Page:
Tuesday, October 9, 2012

Some of the Endangered Animals Affected By Development in Los Angeles Counties Antelope Valley

Kangaroo Rate-98% of its habitat gone, the giant kangaroo rat continues to be threatened by agricultural and urban development, and rodenticides. Kangaroo Rats are found only in the more arid regions of the western and southwestern U.S. Several species occur in all four southwestern deserts. Many of the 22 Kangaroo Rats occur only in California. The Ord's Kangaroo Rat is the most wide ranging and occurs between the Sierra Nevada and Rocky mountains from southern Canada to central Mexico. They mainly eat grass and seed and live years in the wild. Burrowing Owl-As of 2011, there remain only an estimated 10,000 breeding pairs of burrowing owls in the world. The Migratory Bird Treaty Act established provisions to protect the remaining populations in Canada, Mexico and the United States. They are active during both day and night, and nest underground in burrows rather than in trees. They mostly dwell in open grassland areas or bare desert ground like Fairmont Butte, relying upon the burrows dug by small rodents like ground squirrels for the spaces they make their homes. Land development has impacted upon burrowing owl owls and their grassland habitats when human expansion erodes their territory. Farmers near the homes of burrowing owls use pesticides to diminish the presence of crop harming pests which the owls rely on to create their habitats. With decreased presence of the rodents they depend on, the species has fewer homes to nest in. Desert Tortoise- It has a life span of 50 to 80 years and weighs 8 to 15 lbs. A desert tortoise's diet may include herbs, grasses, some shrubs and the new growth of cacti and their flowers. The desert tortoise is able to live where ground temperatures may exceed 140 degrees because of its ability to dig underground burrows to escape the heat. It spends up to 95% of its time under ground to escape the heat of the summer and the cold of winter. They live in burrows which they dig that can be 3-6 feet deep. They will spend November through February in a torpid or dormant state in their underground burrows. Ground Squirrel-The Mojave ground squirrel measures about nine inches from nose to tail and feeds on leaves and seeds from February to July. In mid summer they begin a period of estivation which is a prolonged state of inactivity of an animal during hot or dry weather adapting to the desert heat. The squirrel inhabits the western Mojave Desert in portions of Inyo, Kern, Los Angeles, and San Bernardino counties. It lives within Joshua tree woodlands, creosote scrub, saltbush scrub and Mojave mixed woody scrub. Typical forage plants are those that meet nutritional and water content requirements. Mohave ground squirrels emit a high-pitched "peep" as an alarm call, when startled or when young begin to emerge from their natal burrows.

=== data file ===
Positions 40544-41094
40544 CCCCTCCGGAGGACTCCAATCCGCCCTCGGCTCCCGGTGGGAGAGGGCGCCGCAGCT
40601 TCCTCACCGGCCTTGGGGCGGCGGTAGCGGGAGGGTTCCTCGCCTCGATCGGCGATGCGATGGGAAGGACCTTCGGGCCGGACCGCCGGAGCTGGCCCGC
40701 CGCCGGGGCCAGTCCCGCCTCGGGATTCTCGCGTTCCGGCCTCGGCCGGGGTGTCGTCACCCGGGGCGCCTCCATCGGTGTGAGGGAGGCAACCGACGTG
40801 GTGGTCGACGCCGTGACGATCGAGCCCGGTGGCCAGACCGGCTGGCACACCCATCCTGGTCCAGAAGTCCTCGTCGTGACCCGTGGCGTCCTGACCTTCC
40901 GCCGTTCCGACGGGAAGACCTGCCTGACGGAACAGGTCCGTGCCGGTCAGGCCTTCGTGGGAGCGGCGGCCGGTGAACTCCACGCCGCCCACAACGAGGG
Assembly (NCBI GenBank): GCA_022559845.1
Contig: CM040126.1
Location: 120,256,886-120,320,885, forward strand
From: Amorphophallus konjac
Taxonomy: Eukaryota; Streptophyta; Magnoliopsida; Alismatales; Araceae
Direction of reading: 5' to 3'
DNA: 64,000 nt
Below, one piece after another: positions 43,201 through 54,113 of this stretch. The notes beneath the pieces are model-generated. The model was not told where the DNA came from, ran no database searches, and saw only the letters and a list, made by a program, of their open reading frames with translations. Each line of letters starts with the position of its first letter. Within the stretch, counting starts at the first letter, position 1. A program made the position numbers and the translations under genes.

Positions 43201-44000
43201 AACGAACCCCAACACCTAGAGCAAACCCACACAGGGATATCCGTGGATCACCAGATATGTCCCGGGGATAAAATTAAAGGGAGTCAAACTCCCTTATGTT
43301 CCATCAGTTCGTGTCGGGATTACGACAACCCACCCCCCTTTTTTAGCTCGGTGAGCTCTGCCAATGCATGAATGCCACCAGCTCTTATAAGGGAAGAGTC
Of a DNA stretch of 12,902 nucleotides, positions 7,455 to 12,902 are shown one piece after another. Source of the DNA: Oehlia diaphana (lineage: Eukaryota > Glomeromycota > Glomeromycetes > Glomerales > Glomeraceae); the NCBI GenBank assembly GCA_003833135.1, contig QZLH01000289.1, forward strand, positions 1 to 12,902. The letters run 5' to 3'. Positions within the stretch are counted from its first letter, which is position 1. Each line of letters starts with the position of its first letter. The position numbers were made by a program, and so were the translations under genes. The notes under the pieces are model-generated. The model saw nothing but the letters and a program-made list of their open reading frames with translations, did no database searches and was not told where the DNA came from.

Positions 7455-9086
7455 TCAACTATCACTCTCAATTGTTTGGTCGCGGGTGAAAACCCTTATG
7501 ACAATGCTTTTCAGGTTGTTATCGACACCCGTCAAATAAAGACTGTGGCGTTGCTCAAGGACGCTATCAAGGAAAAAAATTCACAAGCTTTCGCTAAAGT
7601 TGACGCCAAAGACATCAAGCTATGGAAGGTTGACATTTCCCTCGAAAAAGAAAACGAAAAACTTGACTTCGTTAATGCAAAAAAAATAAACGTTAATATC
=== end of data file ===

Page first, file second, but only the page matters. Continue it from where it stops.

Monday, October 1, 2012

There is a Proposal to Expand the Significant Ecological Areas of the Antelope Valley

Significant Ecological areas are areas where there are endangered species of plants and animals. The main endangered animals of the Antelope Valley are the ground squirrel and desert tortoise, while the Joshua Tree and Poppies are the most prominent plants that are endangered in these areas. But there are a number of lesser know endangered species like the burrowing owl, and smaller plant life. These new areas will include an enormous area on Antelope Valley’s North East side from Redman to High Vista and on the west side most of the area will be Fairmount Butte south of Hwy 138 from 140th West to 170th West and south to the mountains. The largest areas in this new proposal will be on the East side south of Edwards Airforce Base almost covering From Hwy 14 to the San Bernardino border from ave H north to the base. Most of these areas are vacant unused land or farmland with little to no development. The eco zone will also run along the wash areas. The three main wash areas where water runs from the San Gabriel Mountains will be included in this proposal. An area that is considered a significant ecological zone allows for limited development. And in some cases no development. If an area is widely used by the desert tortoise then no development will be acceptable, so only mitigation land use will be approved. Some areas near the Joshua tree forest could be developed but will scattered homes without changing the landscape. We have maps of these proposed changes so you can see if your future parcel or current land parcel is within these zones.